Woman and man talking in a business meeting and taking notes on a white board

Building a sustainable diversity, equity and inclusion (DEI) strategy requires work across your organization. This means looking at all business decisions, processes, policies and practices through a DEI lens, says Brian Lamb, former Global Head of Diversity, Equity & Inclusion at JPMorgan Chase. 

“Driving long-term change must include product development, service delivery, representation at higher levels, and a commitment to innovate and grow,” he says.

What’s in a sustainable DEI strategy?

A mature, sustainable DEI strategy is more than a long-term strategy, Lamb says, and should include:

  • Organizational alignment with senior leadership and internal stakeholders
  • Use of robust data and technology to set DEI strategies, develop initiatives and drive outcomes
  • Supply chain relationships with diverse suppliers, plus resources to help them grow
  • Public transparency and external reporting on metrics such as current representation and supplier diversity
  • External collaborations with key nonprofits, as well as consumer advocacy, civil rights and human rights organizations

“Mature doesn’t in any way mean you are done improving and amplifying impact,” Lamb says. So it’s especially important to evaluate your work with a focus on three elements: data, transparency and accountability.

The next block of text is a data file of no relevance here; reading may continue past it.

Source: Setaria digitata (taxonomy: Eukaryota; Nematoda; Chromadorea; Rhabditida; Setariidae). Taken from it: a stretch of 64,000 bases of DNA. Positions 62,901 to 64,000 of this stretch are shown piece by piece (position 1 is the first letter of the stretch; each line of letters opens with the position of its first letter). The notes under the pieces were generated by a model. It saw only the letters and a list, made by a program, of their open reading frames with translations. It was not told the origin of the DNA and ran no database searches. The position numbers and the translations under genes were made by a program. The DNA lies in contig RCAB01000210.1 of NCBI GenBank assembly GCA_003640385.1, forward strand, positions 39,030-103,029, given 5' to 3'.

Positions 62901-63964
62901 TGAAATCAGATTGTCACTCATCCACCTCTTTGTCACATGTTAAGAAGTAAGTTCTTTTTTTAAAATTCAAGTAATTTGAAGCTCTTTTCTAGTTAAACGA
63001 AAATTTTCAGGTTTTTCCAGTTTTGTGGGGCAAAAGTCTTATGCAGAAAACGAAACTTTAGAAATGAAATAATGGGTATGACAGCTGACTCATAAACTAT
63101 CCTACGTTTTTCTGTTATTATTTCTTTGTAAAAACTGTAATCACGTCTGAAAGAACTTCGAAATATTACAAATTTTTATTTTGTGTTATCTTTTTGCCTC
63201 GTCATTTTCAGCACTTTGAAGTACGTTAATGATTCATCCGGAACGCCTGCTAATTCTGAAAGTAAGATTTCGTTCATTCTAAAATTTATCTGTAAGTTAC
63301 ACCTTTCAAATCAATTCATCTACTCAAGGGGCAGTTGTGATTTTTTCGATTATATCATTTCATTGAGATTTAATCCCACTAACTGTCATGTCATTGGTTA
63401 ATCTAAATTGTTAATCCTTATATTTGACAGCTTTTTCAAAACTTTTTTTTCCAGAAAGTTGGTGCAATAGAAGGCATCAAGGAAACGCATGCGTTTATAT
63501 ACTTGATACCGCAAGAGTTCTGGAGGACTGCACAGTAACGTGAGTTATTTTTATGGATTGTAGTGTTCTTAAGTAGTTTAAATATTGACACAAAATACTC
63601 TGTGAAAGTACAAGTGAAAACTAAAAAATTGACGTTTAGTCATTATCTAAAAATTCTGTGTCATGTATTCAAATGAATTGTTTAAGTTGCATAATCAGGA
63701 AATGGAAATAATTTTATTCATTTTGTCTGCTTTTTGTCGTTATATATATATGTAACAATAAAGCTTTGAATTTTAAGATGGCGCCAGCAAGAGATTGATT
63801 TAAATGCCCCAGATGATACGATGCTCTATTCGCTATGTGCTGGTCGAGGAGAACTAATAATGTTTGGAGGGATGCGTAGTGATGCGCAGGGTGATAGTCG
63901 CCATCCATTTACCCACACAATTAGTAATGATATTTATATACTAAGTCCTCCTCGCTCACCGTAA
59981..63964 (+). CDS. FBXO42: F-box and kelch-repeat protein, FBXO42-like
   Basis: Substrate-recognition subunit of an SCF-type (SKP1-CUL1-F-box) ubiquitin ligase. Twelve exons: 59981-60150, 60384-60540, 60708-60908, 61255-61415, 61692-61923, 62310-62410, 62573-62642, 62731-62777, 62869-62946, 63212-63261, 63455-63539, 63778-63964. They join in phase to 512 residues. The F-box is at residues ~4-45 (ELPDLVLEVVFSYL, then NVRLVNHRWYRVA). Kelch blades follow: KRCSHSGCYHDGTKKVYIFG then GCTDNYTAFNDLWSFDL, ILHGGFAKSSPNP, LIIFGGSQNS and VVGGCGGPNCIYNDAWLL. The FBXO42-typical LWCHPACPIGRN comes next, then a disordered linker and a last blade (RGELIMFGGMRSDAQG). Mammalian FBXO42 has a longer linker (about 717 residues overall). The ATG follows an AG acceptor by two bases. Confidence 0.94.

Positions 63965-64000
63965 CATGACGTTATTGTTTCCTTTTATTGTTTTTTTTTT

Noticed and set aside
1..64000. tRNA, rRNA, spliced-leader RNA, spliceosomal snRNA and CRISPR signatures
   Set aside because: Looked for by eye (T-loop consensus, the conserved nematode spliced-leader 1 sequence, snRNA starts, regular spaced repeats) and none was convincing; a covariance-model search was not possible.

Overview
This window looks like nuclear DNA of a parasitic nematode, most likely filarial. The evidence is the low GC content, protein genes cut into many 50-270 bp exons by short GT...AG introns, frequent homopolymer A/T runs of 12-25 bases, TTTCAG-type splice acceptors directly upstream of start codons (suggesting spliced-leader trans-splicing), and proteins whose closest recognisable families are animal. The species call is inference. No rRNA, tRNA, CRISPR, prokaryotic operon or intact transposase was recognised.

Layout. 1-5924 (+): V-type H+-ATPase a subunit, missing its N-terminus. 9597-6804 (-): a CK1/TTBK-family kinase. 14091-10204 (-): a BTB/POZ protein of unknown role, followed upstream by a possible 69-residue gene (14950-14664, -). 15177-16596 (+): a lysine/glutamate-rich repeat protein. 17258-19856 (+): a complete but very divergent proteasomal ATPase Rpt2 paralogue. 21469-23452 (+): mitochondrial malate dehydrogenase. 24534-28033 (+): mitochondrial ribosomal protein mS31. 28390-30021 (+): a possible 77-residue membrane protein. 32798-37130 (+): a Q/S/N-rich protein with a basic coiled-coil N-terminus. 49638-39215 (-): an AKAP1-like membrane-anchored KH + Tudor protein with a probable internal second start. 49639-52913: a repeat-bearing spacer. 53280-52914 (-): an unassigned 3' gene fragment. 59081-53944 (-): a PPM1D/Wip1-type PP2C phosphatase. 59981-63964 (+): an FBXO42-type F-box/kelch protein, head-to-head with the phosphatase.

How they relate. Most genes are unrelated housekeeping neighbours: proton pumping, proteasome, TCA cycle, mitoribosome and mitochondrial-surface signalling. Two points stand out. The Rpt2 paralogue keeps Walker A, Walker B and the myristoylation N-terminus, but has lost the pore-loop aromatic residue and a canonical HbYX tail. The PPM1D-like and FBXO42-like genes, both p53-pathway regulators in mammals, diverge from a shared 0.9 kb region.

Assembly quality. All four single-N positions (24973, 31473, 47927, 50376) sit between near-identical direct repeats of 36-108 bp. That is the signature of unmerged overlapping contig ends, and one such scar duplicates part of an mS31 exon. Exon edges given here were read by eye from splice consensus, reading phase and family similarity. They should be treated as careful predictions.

Data is the building block for your DEI strategy and critical to measuring your progress.

DEI strategies should feature:

  • Clear objectives
  • Goals connected to each objective
  • A detailed action plan to achieve goals
  • A timeline and metrics to quantify progress

Quantitative DEI data

Numbers can tell the story of your company’s current DEI initiatives and their progress, making them a good measure of your goals. 

For example, JPMorgan Chase’s DEI strategy focuses on four areas: 

  • Careers and skills
  • Business growth and entrepreneurship
  • Financial health and focus areas 
  • Community development

“We can point to specific impact metrics for each focus area,” Lamb says. “For example, the loans we provide for minority- and women-owned businesses tie to business growth and entrepreneurship, and the affordable housing financing ties to community development.” 

Data and key performance indicators (KPIs) can help your organization answer questions such as:

  • Do we have the right representation at all levels of the company? 
  • What’s our trajectory? 
  • What’s our quarter-over-quarter and year-over-year progress? 

Qualitative DEI data

Qualitative data can be especially important when examining the equity and inclusion aspects of your strategy.

“We think it’s important to be data-driven, but it is equally helpful to understand how employees feel,” Lamb says. Look for feedback on questions about diverse team members’ experiences at your company, such as:

  • How do women feel about their opportunities for upward mobility?
  • Are managers creating an environment that’s inclusive of employees with disabilities or who are veterans?